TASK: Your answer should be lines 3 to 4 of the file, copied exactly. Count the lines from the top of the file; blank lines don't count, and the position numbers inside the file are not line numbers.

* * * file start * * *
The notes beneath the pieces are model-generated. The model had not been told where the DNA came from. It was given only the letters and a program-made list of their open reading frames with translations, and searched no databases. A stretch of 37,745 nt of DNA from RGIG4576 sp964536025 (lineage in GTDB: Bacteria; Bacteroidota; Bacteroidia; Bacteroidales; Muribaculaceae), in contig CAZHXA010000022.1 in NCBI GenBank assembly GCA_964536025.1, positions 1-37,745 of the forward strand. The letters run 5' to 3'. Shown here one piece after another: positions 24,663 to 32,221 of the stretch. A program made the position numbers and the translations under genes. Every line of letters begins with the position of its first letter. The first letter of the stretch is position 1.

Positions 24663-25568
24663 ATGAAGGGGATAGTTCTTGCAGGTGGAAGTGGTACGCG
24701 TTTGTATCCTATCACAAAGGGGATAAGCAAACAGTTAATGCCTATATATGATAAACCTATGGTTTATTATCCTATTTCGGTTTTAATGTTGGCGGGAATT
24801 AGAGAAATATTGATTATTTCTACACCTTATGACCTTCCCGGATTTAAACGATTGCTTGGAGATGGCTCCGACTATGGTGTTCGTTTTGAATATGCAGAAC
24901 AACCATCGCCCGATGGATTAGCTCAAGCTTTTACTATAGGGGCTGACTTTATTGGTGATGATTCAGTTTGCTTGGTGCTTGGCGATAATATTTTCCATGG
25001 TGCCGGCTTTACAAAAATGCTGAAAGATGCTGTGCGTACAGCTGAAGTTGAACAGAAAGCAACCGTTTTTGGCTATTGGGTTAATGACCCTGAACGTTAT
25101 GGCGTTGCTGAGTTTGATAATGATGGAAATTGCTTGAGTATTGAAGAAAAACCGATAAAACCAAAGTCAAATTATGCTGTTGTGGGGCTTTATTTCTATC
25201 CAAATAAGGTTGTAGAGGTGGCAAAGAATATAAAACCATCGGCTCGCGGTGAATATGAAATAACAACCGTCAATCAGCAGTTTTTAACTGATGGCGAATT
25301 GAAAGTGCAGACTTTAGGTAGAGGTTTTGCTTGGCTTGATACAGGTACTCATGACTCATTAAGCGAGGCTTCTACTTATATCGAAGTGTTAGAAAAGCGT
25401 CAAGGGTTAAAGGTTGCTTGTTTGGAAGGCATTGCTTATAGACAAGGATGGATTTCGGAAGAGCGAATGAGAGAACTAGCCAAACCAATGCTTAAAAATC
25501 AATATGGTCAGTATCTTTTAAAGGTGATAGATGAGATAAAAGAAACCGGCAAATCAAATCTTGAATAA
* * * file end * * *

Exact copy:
24663 ATGAAGGGGATAGTTCTTGCAGGTGGAAGTGGTACGCG
24701 TTTGTATCCTATCACAAAGGGGATAAGCAAACAGTTAATGCCTATATATGATAAACCTATGGTTTATTATCCTATTTCGGTTTTAATGTTGGCGGGAATT